Close Window

School Districts of Residence Must Serve Students with Disabilities in Community Corrections Facilities and Juvenile Detention Centers

Over the past decade, McGown & Markling has been surprised by the number of school districts of residence that refuse or fail to provide special education and related services to their students in community corrections facilities and juvenile detention centers as mandated by the Individuals with Disabilities Education Improvement Act (“IDEA”) and accompanying federal and state laws, regulations, and guidelines. In many situations, school districts of residence have refused to even bear the cost of educating these students as mandated by court orders pursuant to R.C. 2151.362, which provides that “the court shall determine the school district that is to bear the cost of educating the child,” that “the court shall make the determination a part of the order that provides for the child’s placement or commitment,” and “that this school district shall bear the cost of educating the child.”

In response to the disregard some school districts of residence have taken with respect to their obligations to provide special education and related services to their students in community corrections facilities and juvenile detention centers, as well as their failure to bear the cost of educating these students, the Ohio Department of Education Office for Exceptional Children (“ODE”) issued ODE-OEC MEMO #2016-1, a copy of which can be viewed by clicking here.

Note that ODE-OEC MEMO #2016-1 does not apply to students confined to shelter care or residential programs

  • “Both federal and state laws require that every student with a disability receive a free and appropriate public education (FAPE). This includes students who are in community corrections facilities or juvenile detention centers.”
  • “The school district of residence (defined as the school district in which the student’s parents reside) maintains the ultimate responsibility to provide FAPE to the student. The school district of residence remains responsible for the student’s access to appropriate special education and related services while the student is in a community corrections facility or juvenile detention center.”
  • “It remains the ultimate responsibility of the district of residence to ensure that students with disabilities are receiving the services to which they are entitled pursuant to their individualized education programs (IEPs).”
  • “All districts must have child find policies and procedures in place to identify, locate and evaluate students in community corrections facilities and juvenile detention centers who may have a disability and may need special education and related services under the Individuals with Disabilities Education Act (IDEA). When there is suspicion that a student has a disability and is in need of special education and related services, the district of residence must evaluate that student. The evaluation must occur in a timely manner and comply with all state requirements. This is the district’s obligation, even if the student will not be in the facility long enough to complete the evaluation.”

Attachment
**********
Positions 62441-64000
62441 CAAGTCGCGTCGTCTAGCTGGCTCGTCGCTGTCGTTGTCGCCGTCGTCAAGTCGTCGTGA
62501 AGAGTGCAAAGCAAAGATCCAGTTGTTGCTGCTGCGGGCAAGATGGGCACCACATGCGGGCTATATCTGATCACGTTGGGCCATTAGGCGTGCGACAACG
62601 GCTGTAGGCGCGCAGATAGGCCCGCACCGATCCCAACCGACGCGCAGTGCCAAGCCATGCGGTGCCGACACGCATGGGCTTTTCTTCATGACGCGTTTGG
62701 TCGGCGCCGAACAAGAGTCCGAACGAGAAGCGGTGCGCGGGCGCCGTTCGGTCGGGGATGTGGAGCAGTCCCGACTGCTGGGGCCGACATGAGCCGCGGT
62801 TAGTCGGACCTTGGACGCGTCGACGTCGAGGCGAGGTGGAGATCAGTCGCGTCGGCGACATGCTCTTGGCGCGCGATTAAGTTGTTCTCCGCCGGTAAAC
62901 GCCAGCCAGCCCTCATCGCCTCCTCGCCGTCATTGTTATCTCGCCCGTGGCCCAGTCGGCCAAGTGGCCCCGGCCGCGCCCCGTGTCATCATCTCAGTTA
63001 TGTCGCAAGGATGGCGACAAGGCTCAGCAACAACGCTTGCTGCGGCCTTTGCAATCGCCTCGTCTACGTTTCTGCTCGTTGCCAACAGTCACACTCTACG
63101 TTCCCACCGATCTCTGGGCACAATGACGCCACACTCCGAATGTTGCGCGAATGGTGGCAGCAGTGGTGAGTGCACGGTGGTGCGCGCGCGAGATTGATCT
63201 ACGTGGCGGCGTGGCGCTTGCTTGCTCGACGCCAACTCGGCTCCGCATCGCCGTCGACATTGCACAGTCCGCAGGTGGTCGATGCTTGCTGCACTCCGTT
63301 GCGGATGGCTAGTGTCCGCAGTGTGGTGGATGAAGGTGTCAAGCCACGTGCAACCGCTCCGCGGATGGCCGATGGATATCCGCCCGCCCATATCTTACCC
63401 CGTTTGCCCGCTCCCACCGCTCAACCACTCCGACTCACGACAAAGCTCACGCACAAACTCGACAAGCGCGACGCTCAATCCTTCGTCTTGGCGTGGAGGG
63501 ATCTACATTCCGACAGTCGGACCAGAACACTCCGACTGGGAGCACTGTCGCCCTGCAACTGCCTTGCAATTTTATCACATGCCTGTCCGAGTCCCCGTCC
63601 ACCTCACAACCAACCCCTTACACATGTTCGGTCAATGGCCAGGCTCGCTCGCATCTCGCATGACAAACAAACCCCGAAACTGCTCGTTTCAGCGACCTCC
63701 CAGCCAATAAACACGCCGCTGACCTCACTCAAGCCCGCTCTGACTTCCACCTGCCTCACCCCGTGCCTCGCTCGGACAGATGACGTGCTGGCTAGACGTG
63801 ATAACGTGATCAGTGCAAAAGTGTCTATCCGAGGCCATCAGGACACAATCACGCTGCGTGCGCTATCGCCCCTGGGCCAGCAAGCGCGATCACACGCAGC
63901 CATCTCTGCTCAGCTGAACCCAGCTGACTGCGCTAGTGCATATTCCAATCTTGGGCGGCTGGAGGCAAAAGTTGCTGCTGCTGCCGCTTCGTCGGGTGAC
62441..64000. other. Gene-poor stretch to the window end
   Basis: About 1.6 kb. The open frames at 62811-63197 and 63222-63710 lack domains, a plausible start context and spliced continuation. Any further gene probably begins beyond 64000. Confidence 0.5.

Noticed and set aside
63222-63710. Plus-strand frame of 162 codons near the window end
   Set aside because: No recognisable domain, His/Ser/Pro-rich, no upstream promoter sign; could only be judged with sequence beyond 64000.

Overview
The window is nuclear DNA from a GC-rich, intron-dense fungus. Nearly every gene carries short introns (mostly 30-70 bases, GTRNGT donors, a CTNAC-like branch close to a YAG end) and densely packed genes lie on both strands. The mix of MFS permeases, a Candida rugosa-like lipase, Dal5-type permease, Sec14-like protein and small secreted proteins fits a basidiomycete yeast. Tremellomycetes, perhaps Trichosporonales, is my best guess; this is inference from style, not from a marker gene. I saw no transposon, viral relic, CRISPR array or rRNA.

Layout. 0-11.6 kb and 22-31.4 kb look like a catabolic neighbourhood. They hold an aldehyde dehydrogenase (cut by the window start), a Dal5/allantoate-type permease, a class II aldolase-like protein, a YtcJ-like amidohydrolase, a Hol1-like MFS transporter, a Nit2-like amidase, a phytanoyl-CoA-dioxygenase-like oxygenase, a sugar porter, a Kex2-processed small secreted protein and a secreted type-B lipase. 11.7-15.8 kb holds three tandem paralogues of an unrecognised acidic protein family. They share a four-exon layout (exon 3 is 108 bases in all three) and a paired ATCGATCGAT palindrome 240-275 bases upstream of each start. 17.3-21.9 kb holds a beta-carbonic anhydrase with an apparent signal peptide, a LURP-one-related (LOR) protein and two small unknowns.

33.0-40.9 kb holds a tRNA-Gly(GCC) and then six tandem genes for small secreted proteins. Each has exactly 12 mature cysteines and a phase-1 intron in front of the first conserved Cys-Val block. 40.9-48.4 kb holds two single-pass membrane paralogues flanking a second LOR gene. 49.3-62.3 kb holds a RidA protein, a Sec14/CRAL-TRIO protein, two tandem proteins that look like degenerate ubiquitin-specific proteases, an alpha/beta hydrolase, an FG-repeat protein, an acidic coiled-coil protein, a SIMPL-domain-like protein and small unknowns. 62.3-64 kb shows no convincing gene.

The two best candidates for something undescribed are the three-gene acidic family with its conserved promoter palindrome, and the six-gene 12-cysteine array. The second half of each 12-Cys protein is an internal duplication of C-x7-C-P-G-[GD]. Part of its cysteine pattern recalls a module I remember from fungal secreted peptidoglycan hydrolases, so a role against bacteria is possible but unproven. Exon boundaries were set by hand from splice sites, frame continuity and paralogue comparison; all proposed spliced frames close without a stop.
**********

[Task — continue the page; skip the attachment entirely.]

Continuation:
• “Absent a specific exception, all individualized education program (IEP) requirements apply to students with disabilities in community corrections facilities and juvenile detention centers. School districts must have policies and procedures to transfer, as quickly as possible, relevant records of students with disabilities who transition to or from community corrections facilities or juvenile detention centers. Relevant records include copies of the IEP, the evaluation team report, and any other records related to the provision of special education and related services to the student. School districts should assign specific staff the responsibility to work with facility staff in the prompt transfer of records.”
  • “School districts must ensure that all students with disabilities, including students with disabilities in community corrections facilities and juvenile detention centers, have access to appropriate educational services. These students must receive to the greatest extent feasible services in the least restrictive environment. Personnel providing special education and related services to students with disabilities in community corrections facilities and juvenile detention centers must be appropriately and adequately trained and must meet state qualifications, as well as the requirements specified in IDEA. Regardless of the student’s length of stay in these facilities, the student must receive all special education services as required by the student’s IEP team. This includes the provision of related services. School districts must ensure that students with disabilities, including those in community corrections facilities and juvenile detention centers, are included appropriately in general state and districtwide assessments. Students must receive accommodations as outlined in their IEPs.”

Authors: Matthew John Markling and Patrick Vrobel

Note: This blog entry does not constitute – nor does it contain – legal advice. Legal jurisprudence is like the always changing Midwestern weather. As a result, this single blog entry cannot substitute for consultation with a McGown & Markling attorney. If legal advice is needed with respect to a specific factual situation, please feel free to contact a McGown & Markling attorney.

Leave a Reply

Your email address will not be published. Required fields are marked *